Establishing a regular and sustainable meditation practice is something that does not come easily or naturally for me. That doesn’t mean it’s not important to me, and during the times in my life I have had a consistent practice, I have reaped the benefits; I have felt more calm, more grounded, less anxious, more creative and more balanced. This is a common theme for me, though. I start something that makes me feel really good about myself, about my life, and I do it long enough to feel like I don’t need to be doing it anymore. It doesn’t matter if it’s exercise, prayer, practicing my recovery program, meditation, meal planning, or cleaning. And once I stop doing whatever it is that’s working for me, I eventually get into enough pain to motivate myself to pick up the practice again.
I made a decision at the beginning of the year to put forth more of an effort in reestablishing a regular meditation practice and I’ve finally taken some action around it in the last few weeks. The effects are pretty instantaneous. Meditation, for me, is a way to tap into that inner resource which is available to us all. This inner resource is like a direct line to the collective consciousness of the universe. It’s infinite, it’s boundless, it’s peaceful, it’s sanity. And once I tap into it, my thoughts and actions become more inspired, my intuition elevated. I feel more loving toward, and less judgmental of others. I feel more hopeful, more creative, more motivated, and more forgiving of myself and others. It’s really quite magical.
When I decided to make more of an effort this year at a regular meditation practice, I thought about the things that have helped me establish and sustain one in the past. For me, the most important thing has been to have a designated spot in my home for my practice. It doesn’t have to be a large area. When I was most consistent at it, I just had a little table in my bedroom next to the wall with a cushion I stored underneath. And I did not have the ginormous bedroom I have today. It was actually quite small. But it worked. Having this sacred space for my practice made it so much easier to actually sit down on a regular basis and actually use the space for it’s intended purpose.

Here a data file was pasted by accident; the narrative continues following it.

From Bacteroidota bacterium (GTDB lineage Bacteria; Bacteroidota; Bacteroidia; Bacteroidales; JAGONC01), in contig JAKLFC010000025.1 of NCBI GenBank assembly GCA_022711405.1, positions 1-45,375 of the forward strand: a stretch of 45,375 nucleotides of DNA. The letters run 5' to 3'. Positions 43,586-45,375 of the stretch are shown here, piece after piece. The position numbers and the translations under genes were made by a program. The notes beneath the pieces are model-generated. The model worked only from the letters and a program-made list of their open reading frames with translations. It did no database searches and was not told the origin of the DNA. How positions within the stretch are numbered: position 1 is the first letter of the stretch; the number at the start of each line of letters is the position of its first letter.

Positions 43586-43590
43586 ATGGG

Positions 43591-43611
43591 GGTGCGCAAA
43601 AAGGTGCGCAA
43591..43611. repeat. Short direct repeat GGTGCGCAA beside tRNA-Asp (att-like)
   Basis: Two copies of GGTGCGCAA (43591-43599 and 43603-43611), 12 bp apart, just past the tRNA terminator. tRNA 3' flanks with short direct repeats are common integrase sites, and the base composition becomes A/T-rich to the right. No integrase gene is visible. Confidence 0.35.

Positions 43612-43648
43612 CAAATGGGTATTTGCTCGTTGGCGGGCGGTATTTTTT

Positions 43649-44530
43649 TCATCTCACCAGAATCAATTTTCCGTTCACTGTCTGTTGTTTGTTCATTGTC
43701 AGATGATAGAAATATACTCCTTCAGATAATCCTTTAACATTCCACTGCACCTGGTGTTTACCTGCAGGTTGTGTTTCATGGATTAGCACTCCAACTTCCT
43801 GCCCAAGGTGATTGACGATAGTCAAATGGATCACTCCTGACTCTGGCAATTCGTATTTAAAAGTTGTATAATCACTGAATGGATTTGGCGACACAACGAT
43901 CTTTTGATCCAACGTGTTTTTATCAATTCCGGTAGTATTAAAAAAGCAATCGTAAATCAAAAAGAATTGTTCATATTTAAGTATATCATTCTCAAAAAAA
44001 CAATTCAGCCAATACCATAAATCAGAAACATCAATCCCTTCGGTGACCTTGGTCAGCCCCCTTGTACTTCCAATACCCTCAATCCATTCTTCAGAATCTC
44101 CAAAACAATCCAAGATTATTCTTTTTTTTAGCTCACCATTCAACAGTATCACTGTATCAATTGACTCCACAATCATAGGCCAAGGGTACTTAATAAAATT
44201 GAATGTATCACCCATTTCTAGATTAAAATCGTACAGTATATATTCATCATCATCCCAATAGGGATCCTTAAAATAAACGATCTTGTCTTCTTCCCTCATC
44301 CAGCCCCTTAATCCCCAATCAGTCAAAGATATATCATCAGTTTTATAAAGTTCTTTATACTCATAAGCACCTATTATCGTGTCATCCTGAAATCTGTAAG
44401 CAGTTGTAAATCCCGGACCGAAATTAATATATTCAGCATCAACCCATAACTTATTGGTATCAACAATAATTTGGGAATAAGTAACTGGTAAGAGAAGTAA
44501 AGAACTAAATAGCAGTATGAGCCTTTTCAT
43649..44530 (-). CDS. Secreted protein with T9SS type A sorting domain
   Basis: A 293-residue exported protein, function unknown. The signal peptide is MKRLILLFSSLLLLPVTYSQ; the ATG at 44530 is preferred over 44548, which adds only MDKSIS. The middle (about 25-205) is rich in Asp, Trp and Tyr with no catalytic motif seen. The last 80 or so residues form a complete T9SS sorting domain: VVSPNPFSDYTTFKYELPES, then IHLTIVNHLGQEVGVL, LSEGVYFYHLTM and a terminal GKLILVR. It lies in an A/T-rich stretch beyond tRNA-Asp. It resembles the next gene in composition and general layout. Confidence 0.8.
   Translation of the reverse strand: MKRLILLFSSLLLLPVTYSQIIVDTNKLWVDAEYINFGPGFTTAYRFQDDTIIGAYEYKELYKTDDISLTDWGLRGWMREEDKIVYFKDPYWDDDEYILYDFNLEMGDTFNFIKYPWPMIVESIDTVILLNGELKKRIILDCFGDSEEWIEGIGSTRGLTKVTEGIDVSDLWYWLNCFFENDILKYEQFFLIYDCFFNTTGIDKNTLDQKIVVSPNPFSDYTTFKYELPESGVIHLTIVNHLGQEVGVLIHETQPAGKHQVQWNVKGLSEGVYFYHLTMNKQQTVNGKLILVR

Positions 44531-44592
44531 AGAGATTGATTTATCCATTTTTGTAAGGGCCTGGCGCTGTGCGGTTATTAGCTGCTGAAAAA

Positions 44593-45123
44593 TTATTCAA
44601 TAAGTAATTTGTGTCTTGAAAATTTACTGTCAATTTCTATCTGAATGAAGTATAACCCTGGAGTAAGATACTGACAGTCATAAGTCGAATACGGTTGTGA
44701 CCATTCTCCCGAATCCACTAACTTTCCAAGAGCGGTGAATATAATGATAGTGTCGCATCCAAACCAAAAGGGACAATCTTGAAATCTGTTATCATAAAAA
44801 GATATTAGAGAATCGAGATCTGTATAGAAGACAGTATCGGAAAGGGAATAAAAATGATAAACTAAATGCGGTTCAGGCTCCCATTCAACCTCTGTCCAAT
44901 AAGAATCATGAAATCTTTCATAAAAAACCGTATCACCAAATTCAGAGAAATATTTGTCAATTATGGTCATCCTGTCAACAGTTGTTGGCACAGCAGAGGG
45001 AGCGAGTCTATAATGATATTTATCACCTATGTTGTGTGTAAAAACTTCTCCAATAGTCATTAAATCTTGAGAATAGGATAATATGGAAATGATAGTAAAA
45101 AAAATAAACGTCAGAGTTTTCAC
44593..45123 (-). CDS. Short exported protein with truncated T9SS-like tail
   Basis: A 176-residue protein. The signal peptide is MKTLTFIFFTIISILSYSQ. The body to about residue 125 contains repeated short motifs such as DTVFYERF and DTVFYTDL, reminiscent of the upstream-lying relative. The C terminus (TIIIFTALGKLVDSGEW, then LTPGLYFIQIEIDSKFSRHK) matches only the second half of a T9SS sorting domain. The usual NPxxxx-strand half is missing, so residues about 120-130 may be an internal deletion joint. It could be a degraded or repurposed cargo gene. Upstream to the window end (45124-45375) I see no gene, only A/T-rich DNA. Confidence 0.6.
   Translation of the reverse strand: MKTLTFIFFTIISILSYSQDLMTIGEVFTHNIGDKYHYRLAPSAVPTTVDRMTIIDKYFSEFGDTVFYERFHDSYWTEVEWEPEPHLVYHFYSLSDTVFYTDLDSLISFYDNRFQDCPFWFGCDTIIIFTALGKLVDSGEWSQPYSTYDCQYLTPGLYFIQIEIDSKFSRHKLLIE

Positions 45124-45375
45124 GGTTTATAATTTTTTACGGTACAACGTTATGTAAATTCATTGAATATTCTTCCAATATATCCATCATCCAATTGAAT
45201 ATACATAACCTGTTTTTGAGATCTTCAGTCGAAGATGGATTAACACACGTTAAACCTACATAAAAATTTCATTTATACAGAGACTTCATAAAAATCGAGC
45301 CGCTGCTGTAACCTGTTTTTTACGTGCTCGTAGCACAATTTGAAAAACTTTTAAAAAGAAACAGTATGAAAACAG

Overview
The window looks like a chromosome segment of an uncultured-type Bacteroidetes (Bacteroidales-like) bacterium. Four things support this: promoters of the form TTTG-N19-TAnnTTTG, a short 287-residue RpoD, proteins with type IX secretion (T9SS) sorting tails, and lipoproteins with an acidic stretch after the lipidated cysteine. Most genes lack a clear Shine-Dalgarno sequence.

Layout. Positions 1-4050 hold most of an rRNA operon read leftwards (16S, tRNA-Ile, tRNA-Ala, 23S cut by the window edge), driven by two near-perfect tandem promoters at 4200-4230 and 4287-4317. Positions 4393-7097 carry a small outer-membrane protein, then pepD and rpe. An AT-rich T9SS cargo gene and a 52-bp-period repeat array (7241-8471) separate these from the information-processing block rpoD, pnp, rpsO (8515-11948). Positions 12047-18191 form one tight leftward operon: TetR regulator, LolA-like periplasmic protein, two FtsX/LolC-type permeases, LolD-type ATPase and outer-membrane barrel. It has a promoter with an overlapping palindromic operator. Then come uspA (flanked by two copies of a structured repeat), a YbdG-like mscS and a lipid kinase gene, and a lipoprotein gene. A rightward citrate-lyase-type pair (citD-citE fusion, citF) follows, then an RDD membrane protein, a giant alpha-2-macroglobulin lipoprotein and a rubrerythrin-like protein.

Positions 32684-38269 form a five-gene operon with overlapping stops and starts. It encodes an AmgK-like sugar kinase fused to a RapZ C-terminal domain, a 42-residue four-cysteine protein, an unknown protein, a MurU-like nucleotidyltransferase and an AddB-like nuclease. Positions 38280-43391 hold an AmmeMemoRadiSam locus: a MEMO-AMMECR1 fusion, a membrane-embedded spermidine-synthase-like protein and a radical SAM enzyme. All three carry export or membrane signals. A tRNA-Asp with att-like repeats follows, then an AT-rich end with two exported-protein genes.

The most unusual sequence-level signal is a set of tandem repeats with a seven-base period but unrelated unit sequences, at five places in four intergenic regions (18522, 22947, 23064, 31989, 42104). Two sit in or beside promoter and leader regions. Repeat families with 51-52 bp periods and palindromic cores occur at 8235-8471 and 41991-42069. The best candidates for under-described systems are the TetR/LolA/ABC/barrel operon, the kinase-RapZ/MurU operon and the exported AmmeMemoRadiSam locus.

As a beginner at meditation, I found it really helpful to use some guided meditation CDs until I got the hang of things. I kept a portable CD player and earphones in a drawer in my meditation table along with a few different CDs that I found helpful. This was before the time of phone apps – there are so many meditation apps you can get on your phone now. It didn’t take long for me to memorize a few of these guided meditations, and then I was able to do it on my own, although I still like to use the guided ones.
Also helpful has been the use of candlelight and incense. There’s just something about what this does to my senses that helps me enter a meditative state of mind so much easier. I’ve been using a sage smudge recently and every time I smell that burnt sage, I feel more relaxed. It’s like a mental cue for me now.
I’m a big believer in energy. Like, in the energy of things. The energy of people. Also, I like rocks. They’re cool. So I have a small collection of rocks, gems, and crystals that I use in my practice as well. There are so many different beautiful rocks! And, if you’re open to it, they all seem to have a different energy. They’ve been a good tool to just kind of elevate things.
Right now, my meditation zone is set up around the coffee table in the seating area of my bedroom. I have a vintage rattan table filled with things I love and things I use for my practice. I keep my rocks and crystals in a brass framed glass box that I bought at a rummage sale. I have a porcelain tray that I bring my rocks out onto. I also have some candles that I light, a small round wooden box my husband gave me for a wedding anniversary that I keep my sobriety coin in, and a ceramic pedestal bowl that a dear friend made for me that I use for my sage smudge. I recently added a plant to the mix, a shed antler that was found in our forest, and some vintage brass coasters that my sister in law gave to me for Christmas. I have two options for seating: a low woven footstool and a woven meditation pad I recently scored at the goodwill. There’s a Himalayan salt lamp on the dresser I usually turn on and I still use my little portable disc player. Lately I’ve been listening to some chants recorded of the Dali Llama that a friend gave to me several years ago.
It’s been such a wonderful thing to get back into a regular meditation practice. I don’t do it every day, but I also don’t beat myself up for not doing it every day. I do my best. And my best today is much better than it was just a few weeks ago. The rewards are plentiful, and it usually takes me no longer than 15 minutes. Not a huge commitment, especially considering the return on investment.
If you’ve been thinking of starting up a meditation practice, I highly recommend it. Set about finding a sacred place for your practice, include the things you find most helpful and meaningful to you, and get after it. It’s pure magic! And tell me how it goes!